- Breastfeeding makes you thirsty. VERY thirsty. I mean just think about all that liquid your body is producing and giving away to someone else. I guzzled water like none other for the first few months.
Products That Are Awesome:
- Nipple Shield. Already mentioned them, but in case you skipped my sob story yesterday, the Medela Contact Nipple Shields are very helpful in the beginning.
- Nursing Pillow. I thought these were gimmicky. They’re not. So helpful with a C-section, and even weeks and months later they help keep your kid propped up and in place. I was even able to go “hands free” in the beginning when A didn’t move. I usually replied to emails during this time. If you heard from me via email in October or November there’s almost a 100% chance I was nursing when I sent it.
- Nursing Tank Tops. Comfortable, supportive, and don’t scream “I’m a lactating mom!”. These particular ones were extra thick and long so I felt really “held in”. The top flaps down for convenient and more discreet nursing (no post-partum belly popping out while your shirt is up).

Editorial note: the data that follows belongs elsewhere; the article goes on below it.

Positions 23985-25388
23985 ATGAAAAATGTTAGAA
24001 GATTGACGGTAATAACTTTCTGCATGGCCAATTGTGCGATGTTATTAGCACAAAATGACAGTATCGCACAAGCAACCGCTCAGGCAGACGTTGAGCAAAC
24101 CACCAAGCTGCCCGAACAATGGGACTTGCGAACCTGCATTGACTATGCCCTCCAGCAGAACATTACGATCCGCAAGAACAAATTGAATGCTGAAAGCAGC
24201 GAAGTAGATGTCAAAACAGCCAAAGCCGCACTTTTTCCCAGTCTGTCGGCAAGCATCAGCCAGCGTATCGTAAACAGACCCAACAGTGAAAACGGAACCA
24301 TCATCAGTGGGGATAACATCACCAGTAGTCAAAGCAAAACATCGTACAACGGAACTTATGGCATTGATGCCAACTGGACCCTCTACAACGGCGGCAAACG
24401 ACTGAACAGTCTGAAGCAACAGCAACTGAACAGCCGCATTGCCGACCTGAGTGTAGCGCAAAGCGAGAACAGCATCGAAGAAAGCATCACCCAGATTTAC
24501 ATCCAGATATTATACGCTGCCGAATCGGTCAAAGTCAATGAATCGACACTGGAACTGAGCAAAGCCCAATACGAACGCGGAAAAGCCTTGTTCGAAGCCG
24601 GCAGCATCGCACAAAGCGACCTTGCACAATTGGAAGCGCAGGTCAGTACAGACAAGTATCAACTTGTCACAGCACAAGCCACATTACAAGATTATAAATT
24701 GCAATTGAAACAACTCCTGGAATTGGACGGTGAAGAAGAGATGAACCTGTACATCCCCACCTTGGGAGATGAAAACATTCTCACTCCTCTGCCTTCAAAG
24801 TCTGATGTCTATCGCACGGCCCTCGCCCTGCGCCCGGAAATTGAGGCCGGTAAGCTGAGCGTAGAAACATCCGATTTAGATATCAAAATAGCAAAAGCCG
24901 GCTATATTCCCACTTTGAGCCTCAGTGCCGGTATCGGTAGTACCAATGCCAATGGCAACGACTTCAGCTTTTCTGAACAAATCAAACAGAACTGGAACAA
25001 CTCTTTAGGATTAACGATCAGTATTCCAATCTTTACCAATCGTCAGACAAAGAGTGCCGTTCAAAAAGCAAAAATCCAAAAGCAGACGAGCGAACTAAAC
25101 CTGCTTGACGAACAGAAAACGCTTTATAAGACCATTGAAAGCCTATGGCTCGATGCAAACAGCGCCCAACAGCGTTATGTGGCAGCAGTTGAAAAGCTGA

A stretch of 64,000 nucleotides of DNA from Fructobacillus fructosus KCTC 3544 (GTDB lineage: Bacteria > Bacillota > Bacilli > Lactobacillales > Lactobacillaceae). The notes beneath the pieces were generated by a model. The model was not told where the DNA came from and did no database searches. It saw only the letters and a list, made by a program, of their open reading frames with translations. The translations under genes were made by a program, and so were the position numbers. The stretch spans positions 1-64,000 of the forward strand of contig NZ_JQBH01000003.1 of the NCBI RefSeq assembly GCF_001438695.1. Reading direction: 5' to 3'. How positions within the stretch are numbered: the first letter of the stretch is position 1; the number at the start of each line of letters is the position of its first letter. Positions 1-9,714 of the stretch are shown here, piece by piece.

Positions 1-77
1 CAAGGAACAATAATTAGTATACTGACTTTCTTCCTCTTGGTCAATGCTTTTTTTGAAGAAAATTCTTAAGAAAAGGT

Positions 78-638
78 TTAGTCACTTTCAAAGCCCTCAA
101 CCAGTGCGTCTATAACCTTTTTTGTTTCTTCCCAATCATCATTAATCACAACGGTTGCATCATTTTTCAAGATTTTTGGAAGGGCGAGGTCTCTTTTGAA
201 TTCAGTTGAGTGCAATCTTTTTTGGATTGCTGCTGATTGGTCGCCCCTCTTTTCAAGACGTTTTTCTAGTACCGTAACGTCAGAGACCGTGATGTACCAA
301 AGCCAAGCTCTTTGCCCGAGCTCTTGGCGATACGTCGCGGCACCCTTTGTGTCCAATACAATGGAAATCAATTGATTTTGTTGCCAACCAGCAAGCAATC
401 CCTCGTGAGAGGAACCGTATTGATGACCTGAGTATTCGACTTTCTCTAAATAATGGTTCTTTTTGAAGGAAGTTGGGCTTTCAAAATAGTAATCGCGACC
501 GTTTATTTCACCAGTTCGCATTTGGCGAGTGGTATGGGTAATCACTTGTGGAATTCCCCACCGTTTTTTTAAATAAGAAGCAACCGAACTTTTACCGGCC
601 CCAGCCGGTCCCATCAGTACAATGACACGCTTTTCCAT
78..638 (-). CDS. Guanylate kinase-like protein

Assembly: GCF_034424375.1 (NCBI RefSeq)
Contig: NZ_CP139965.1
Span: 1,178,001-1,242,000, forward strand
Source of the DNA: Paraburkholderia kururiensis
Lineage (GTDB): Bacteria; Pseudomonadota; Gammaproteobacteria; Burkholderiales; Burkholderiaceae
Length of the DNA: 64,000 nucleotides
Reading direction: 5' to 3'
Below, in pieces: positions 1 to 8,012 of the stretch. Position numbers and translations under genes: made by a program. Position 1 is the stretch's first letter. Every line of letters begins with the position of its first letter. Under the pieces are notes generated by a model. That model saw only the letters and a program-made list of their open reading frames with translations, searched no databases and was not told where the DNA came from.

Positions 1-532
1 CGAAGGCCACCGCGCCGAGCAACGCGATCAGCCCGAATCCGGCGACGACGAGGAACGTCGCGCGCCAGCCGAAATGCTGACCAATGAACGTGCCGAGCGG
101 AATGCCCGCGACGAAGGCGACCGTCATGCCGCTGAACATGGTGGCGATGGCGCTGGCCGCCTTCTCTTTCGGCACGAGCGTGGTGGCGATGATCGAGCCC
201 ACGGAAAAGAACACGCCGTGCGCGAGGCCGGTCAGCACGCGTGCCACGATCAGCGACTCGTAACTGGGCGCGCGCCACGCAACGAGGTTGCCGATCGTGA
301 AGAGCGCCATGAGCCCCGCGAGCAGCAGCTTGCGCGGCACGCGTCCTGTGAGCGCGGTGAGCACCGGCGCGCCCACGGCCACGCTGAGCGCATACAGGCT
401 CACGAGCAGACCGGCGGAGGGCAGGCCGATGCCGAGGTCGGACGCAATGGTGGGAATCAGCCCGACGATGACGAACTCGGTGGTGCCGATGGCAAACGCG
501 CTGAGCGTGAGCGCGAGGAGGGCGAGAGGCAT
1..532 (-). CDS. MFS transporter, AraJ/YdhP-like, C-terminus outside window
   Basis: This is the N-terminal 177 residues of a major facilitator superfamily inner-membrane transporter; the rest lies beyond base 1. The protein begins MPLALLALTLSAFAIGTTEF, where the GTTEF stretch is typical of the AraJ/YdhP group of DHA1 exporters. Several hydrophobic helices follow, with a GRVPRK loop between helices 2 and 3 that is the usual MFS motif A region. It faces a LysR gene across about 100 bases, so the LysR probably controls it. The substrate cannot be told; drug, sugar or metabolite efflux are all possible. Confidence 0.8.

- Medela Freestyle Pump. Big price tag, but beyond worth it if you’re in this for the long haul. Cannot say enough how convenient this small pump was.
- Hands Free Bustier. All that being said about the pump…it is NOT hands free as advertised. Well, it is, if you are going to stand still and let yourself look like Robo-Boobs. The system they provide does not allow for what I really consider to be “hands free”. I wanted to be able to do anything and everything with my pump on. Couldn’t have done it without one of these bustiers. I used this every single day for my 10 months of nursing/pumping.
- Medela Quick Clean Wipes. Quick? Yes please. Clean? Gimme! A very necessary product to have if you are pumping on the go.